A search for clinical practice guidelines (CPG), systematic reviews (SR), and health technology assessments (HTA) was also performed. A search of the National Guideline Clearinghouse (located at: http://www.guideline.gov External Web Site Policy) was performed on March 9, 2009. Additionally, a search of the MEDLINE and EMBASE databases was performed on March 25, 2009 using keywords for IMRT in combination with terms for all disease sites and limited to review articles published after 2000. Finally, the Scottish Collegiate Guidelines Network (SIGN) (located at: http://www.sign.ac.uk External Web Site Policy), the National Institute for Health & Clinical Evidence (NICE) (located at: http://www.nice.org.uk External Web Site Policy), and the Agency for Healthcare Research & Quality (AHRQ) (located at: http://www.ahrq.gov External Web Site Policy) were searched on March 25, 2009 using keywords for "IMRT" and "radiation" in combination with disease-site-specific terms.

Study Selection Criteria

Inclusion Criteria

All of the following publication types must include comparative data on IMRT versus three-dimensional conformal radiation therapy (3DCRT) in the treatment of primary brain tumours and must also report on at least one of the outcomes of interest, including clinical recurrence-free survival, disease-specific survival, and acute or late toxicities:

  • CPGs, SRs, HTAs
  • Randomized phase II or phase III trials
  • Dose escalation studies, toxicity reports, quality of life (QoL) reports, case-series, and retrospective studies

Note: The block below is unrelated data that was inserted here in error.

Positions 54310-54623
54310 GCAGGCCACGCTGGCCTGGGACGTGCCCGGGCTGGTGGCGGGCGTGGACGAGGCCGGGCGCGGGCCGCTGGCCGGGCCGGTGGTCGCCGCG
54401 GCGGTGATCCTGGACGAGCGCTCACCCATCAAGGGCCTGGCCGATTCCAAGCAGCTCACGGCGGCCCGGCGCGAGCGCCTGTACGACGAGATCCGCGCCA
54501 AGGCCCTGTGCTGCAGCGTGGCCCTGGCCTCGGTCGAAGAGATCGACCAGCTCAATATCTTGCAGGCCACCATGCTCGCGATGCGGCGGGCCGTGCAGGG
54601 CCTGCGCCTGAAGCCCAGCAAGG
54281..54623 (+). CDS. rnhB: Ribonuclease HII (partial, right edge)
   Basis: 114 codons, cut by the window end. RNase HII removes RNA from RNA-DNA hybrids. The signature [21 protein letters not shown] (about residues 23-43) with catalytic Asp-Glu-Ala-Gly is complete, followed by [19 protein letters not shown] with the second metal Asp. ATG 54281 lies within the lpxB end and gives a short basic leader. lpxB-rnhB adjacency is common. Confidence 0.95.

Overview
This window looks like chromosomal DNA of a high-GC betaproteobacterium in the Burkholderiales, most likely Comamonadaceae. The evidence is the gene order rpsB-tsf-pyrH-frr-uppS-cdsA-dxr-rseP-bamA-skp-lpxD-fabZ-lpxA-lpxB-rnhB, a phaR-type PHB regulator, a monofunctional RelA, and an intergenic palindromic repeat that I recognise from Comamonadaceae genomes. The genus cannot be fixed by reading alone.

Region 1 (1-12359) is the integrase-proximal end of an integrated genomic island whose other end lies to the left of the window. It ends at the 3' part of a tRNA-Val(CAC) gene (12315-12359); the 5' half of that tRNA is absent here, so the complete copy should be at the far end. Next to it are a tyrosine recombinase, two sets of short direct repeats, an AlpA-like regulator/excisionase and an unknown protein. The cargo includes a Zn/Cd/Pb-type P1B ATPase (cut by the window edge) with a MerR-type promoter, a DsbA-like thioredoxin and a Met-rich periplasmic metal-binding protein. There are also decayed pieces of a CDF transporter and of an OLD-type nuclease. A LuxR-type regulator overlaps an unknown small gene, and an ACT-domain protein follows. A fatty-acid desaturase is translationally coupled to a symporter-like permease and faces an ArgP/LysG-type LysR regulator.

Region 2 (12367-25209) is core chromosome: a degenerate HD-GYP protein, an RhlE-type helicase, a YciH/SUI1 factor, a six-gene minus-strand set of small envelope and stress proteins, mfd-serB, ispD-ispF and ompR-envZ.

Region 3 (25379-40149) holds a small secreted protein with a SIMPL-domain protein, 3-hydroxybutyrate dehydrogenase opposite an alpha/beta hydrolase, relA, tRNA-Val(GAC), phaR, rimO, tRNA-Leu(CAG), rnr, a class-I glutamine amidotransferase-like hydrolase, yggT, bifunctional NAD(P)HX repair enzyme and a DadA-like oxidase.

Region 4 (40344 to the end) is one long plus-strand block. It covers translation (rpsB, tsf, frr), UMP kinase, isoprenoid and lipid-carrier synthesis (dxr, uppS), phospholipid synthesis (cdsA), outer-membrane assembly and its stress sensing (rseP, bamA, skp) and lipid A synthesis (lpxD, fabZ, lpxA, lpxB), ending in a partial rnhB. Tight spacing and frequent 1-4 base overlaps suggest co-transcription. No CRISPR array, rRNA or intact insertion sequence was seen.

They must also meet the following criteria:

  • Report on 50 or more patients
  • Be published in English
  • Be published in the year 2000 to current date

Exclusion Criteria

  • Published in a language other than English
  • Do not provide comparative data
  • Report on fewer than 50 patients
  • Published prior to 2000

Ongoing Trials

The U.S. National Institutes of Health online directory of clinical trials (located at http://www.clinicaltrial.gov External Web Site Policy) was searched on September 29, 2009 for listings of relevant trials. The details of the single relevant trial appear in Table 1 in the original guideline document.

Number of Source Documents

The MEDLINE and EMBASE searches returned 16 and 57 potential articles, respectively. After removing ineligible articles based on title and abstract review, none of the remainder was ordered for full-text review. No evidence was found in this systematic review, and the recommendations drafted were based on expert opinion.

Methods Used to Assess the Quality and Strength of the Evidence